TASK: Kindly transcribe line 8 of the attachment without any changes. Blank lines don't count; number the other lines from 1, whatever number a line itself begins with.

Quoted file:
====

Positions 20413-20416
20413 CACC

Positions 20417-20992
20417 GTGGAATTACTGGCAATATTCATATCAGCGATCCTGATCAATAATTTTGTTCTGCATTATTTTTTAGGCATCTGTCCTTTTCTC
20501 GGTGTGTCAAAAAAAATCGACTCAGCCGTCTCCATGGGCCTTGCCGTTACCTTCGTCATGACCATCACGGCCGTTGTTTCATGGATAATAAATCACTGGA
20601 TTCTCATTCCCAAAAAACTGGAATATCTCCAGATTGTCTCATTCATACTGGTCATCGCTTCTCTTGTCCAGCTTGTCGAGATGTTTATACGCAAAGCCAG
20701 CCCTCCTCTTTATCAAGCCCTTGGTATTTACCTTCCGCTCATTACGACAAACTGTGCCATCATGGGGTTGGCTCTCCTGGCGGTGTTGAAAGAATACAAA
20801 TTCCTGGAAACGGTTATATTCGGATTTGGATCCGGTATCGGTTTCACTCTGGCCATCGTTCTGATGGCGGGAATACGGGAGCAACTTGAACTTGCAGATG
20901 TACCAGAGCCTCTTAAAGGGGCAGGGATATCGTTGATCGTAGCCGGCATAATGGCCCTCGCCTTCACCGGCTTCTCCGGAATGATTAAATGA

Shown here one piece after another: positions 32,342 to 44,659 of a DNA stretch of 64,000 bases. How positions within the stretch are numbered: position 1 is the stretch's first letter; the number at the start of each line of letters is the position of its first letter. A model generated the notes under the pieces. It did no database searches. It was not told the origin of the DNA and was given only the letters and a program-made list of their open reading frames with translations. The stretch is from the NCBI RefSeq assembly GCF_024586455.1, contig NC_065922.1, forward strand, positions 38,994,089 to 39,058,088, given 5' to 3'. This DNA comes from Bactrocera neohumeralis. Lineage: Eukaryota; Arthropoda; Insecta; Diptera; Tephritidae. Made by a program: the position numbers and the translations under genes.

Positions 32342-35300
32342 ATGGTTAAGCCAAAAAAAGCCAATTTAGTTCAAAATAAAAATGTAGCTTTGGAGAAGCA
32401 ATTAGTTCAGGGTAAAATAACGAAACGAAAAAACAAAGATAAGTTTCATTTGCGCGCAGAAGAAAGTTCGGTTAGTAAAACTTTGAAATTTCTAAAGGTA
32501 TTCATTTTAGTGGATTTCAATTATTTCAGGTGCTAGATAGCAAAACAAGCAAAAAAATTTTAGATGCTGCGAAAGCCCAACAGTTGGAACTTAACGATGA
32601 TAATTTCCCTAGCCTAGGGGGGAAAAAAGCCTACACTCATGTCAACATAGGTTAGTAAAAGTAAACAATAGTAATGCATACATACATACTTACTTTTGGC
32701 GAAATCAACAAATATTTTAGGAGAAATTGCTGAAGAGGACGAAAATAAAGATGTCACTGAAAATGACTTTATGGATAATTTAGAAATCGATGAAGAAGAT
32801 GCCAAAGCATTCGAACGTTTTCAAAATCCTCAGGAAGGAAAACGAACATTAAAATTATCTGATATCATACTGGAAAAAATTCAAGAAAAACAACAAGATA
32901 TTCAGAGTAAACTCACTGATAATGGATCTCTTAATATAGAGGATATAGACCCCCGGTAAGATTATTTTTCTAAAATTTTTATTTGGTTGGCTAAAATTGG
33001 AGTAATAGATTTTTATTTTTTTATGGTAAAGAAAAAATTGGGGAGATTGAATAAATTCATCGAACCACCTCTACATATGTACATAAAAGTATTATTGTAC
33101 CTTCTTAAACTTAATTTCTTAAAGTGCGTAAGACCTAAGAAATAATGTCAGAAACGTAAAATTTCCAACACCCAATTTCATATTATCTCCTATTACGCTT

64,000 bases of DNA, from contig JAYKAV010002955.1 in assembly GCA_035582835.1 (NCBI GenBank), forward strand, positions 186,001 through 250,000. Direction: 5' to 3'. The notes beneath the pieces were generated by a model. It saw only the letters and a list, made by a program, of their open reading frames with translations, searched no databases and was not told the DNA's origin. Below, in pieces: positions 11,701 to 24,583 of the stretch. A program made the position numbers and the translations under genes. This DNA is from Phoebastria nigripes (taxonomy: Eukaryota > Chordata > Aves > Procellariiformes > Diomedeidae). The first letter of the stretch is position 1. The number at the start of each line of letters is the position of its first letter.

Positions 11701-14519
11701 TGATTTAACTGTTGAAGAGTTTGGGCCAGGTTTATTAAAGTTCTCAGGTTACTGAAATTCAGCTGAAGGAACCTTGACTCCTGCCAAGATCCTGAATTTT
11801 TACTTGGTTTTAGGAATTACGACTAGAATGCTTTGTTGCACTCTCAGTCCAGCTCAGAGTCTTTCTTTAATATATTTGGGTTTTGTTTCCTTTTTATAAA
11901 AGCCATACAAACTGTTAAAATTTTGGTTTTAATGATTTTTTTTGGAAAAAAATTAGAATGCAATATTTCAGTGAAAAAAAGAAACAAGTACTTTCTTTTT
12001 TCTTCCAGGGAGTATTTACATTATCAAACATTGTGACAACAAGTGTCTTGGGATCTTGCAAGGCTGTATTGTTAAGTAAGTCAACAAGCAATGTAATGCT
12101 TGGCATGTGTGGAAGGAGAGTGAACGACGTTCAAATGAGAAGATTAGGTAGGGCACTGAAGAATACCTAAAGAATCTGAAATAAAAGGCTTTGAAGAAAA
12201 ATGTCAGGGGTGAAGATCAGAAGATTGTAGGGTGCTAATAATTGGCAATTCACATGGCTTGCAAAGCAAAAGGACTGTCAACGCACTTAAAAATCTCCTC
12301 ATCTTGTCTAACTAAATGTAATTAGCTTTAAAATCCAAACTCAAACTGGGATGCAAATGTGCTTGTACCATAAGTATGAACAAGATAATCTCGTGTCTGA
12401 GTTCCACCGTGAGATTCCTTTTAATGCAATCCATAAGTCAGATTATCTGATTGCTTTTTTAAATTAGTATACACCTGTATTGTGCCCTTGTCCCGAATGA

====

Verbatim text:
20801 TTCCTGGAAACGGTTATATTCGGATTTGGATCCGGTATCGGTTTCACTCTGGCCATCGTTCTGATGGCGGGAATACGGGAGCAACTTGAACTTGCAGATG